After scary days of waiting to see if anything developed we had another call from IQVIA. It was to tell us that Lighthouse Laboratories – the privatised mega lab consortium – set up by Medicines Discovery Catapult Ltd and UK Biocentre Ltd- who tested the swab had got it wrong. She was not positive and the test had been invalidated because the lab had used the wrong compounds to test it.
Nor were we the only ones – an entire batch – was wrong. Imagine the distress this would cause.It wasn’t the first time either. The Independent reported in September that tens of thousands of people had been cleared of Covid- 19 by the same labs when they were positive.
We now await our promised vouchers. I see they are provided by Sodexo – a private company which I remember was responsible for the hopeless failed privatisation of the probation service. They also provide child care vouchers. I wonder what they can to do to muck things up. I can’t wait.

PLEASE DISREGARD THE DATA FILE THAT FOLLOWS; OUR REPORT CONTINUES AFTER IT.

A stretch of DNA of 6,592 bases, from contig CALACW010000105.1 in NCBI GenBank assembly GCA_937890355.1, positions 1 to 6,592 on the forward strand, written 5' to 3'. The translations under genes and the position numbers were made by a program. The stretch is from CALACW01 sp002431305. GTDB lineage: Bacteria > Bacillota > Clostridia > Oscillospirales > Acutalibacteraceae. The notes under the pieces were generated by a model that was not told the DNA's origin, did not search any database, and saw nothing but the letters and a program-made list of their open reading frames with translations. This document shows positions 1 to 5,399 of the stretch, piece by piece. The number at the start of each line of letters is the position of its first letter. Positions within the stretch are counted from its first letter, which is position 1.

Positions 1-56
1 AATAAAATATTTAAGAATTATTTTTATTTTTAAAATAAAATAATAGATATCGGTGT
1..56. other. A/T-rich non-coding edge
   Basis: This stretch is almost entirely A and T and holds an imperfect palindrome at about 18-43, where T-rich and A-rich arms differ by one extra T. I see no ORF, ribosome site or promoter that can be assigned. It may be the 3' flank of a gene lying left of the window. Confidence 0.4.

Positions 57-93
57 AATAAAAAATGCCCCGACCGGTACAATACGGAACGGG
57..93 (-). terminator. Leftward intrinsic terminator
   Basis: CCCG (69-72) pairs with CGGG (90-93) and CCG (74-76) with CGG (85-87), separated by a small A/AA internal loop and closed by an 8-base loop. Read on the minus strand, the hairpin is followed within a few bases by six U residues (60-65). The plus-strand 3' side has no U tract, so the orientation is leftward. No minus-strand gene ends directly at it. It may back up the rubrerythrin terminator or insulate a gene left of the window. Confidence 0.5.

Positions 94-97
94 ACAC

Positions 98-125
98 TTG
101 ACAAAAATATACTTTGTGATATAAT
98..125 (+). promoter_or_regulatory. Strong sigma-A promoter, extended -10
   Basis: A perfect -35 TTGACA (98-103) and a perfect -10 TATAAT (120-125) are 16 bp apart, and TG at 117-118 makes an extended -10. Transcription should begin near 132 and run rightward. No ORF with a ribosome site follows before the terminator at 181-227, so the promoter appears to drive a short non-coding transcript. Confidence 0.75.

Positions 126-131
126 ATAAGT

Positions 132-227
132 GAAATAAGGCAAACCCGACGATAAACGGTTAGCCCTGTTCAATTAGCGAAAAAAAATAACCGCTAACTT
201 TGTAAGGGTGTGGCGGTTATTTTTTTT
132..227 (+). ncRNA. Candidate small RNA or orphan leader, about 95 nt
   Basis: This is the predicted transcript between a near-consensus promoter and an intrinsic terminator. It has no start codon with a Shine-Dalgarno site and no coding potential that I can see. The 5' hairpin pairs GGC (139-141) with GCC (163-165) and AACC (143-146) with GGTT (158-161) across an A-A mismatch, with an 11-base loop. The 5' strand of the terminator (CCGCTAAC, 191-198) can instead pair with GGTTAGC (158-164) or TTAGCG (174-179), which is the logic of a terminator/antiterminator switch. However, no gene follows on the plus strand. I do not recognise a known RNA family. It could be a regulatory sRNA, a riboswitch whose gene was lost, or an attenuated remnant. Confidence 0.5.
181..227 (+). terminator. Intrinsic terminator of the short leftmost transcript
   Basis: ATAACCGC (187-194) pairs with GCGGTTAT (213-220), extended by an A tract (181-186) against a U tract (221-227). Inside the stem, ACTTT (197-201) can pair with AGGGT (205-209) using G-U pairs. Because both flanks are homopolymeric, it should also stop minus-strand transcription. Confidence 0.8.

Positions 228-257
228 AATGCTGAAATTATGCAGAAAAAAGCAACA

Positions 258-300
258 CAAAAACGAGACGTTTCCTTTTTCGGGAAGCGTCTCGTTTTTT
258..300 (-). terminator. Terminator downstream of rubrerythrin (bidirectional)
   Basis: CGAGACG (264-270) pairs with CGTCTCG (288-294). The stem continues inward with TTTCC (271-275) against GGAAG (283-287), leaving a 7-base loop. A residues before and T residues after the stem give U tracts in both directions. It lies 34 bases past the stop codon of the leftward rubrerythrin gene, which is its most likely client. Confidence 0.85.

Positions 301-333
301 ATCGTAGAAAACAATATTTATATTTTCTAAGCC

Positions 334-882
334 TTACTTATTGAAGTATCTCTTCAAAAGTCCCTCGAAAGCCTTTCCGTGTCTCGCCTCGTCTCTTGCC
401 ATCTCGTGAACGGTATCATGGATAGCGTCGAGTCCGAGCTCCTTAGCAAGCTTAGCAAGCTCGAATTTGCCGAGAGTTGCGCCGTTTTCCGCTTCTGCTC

Tax revenue down £70 billion while tens of billions spent saving jobs and the economy
Just before the first phase of Covid 19 peaked HM Revenue and Customs had a very good year. Tax revenues had peaked at £636.7 billion from more national insurance contributions, a record target of 95.3 per cent of tax due had been paid and £36.9 billion had been recovered from tax fraud and evasion. Then Covid hit.
Now as the Chancellor prepares his latest spending statement the latest annual report and accounts of HMRC and a National Audit Office report qualifying the accounts a very different picture is emerging. To give you an idea the Revenue lost £70 billion in tax revenue in five months.
The Covid-19 pandemic turned HMRC upside down and at least three planned targets will be missed this year. Just like the Department for Work and Pensions thousands of staff were moved to help handle the pandemic. But the pandemic also means a big loss of revenue , the cancellation of plans to combat firms who avoid tax by using the black market and an expected increase in money lost through fraud and error on working tax credit.|